I have witnessed baptisms in various portable receptacles. It's normally done when there isn't a convenient alternative - for example in an Anglican church without a baptistry, and the candidate particularly wanted to be baptized by immersion.

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  • So, in Anglicanism, people can choose which method of baptism they would like to undergo? – Double U Feb 11 '15 at 13:33
  • @DoubleU They won't necessarily get all their requests complied with, but there is nothing prohibiting them from being baptized in a portable tank. – DJClayworth Feb 11 '15 at 14:14
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Why does God want us to be baptized?

Mark makes it very clear:

Mark 16:16 Whoever believes and is baptized will be saved,

The water by itself has no power, its just water! There is power in Gods word though (baptizing in the name of the Father, Son, and Holy Spirit). The water together with the word is how the Holy Spirit can work faith in your heart and you receive the forgiveness of sins.

Mark 1: 8 I baptize you with water, but he will baptize you with the Holy Spirit

So do you need water to receive faith from the Holy Spirit? No. Faith comes from hearing gods word.

Romans 10:17 Consequently, faith comes from hearing the message, and the message is heard through the word about Christ.

Why do we baptize with water? Because that is the tradition presented in the bible and Jesus command us to baptize.

Mathew 28:19 Therefore go and make disciples of all nations, baptizing them in the name of the Father and of the Son and of the Holy Spirit

Since the water holds no power, the amount of it has nothing to do with what happens in baptism or why we baptize. The amounts are just man made traditions. Gods word commands us to baptize in his name. He says nothing about the amount of water.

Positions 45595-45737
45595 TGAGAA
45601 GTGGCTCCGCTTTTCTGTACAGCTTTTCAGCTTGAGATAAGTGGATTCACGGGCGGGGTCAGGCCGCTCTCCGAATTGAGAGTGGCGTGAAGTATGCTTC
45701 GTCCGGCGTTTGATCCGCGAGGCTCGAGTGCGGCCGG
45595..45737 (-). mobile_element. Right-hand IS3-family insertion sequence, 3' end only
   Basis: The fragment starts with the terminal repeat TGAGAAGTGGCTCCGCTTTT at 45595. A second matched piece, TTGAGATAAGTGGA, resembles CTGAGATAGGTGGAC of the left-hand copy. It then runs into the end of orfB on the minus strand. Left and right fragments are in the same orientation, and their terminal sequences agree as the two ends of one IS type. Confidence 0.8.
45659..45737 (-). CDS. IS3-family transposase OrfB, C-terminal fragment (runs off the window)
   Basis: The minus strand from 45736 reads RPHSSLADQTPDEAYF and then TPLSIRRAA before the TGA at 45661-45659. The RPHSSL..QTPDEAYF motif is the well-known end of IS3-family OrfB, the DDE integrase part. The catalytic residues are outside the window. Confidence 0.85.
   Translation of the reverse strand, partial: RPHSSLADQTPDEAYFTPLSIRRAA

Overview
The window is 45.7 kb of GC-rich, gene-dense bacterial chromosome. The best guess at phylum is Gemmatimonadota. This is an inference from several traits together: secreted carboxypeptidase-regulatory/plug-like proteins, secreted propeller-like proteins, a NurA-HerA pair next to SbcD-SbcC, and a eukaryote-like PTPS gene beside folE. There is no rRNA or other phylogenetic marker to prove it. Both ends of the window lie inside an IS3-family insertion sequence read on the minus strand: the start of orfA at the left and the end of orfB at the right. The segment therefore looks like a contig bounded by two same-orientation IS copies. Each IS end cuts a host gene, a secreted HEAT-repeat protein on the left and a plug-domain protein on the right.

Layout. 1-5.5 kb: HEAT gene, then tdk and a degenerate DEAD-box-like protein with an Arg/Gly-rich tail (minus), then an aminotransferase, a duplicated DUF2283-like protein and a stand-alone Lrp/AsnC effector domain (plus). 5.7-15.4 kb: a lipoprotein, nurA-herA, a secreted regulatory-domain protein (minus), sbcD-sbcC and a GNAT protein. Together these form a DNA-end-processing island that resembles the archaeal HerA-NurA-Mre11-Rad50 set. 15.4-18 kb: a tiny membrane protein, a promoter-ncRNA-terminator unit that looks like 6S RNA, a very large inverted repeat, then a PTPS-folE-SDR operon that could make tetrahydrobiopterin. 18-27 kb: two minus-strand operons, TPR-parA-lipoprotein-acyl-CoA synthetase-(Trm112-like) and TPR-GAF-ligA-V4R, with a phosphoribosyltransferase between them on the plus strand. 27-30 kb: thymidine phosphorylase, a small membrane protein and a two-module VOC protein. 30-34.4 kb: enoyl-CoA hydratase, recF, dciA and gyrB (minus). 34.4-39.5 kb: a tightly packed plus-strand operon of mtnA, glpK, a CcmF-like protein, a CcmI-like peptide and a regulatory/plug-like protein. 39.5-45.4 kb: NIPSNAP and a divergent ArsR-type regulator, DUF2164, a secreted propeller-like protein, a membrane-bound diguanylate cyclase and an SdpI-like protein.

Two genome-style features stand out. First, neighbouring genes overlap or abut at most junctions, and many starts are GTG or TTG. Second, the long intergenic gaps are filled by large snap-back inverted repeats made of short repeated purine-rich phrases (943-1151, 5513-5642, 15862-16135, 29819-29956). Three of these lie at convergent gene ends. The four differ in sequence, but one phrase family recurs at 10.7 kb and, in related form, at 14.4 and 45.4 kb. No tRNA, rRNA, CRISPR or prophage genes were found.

Pertaining to evangelical perspective. I like the first entry for the definition of the word evangelical on dictionary.com. I am an evangelical Christian in the sense that I believe what the Bible says to be true. Evangelical has to do with believing the Gospel, that is the good news that Christ died for our sins. My answer references the gospel and good news. From a pure evangelical ( By pure I mean what does bible says about the matter, ignoring man made traditions) perspective you would look to see what the Bible says about a matter. In this case for baptism, power is in the Word and not the water. I realize evangelical denominations practice different traditions with water but from a pure evangelical point of view the water does not matter.

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  • How is this from a Baptist or Evangelical perspective? – Double U Feb 10 '15 at 22:56
  • Welcome to the site. We are glad you decided to participate. Here are some meta posts about this site to help you learn how we do it here: What Christianity.StackExchange is (and more importantly, what it isn't) and How we are different than other sites Please also take the tour and see the help center. I hope to see you post again soon. Please also keep in mind that I and other users are willing to help you, so ask us anything if you need help. – 3961 Feb 11 '15 at 0:57
  • There are certainly denominations who believe that baptism must be by immersion, so in that sense the amount would be important. – DJClayworth Feb 11 '15 at 14:16
  • @DoubleU I made an edit to describe my evangelical perspective. – MisterXero Feb 11 '15 at 16:06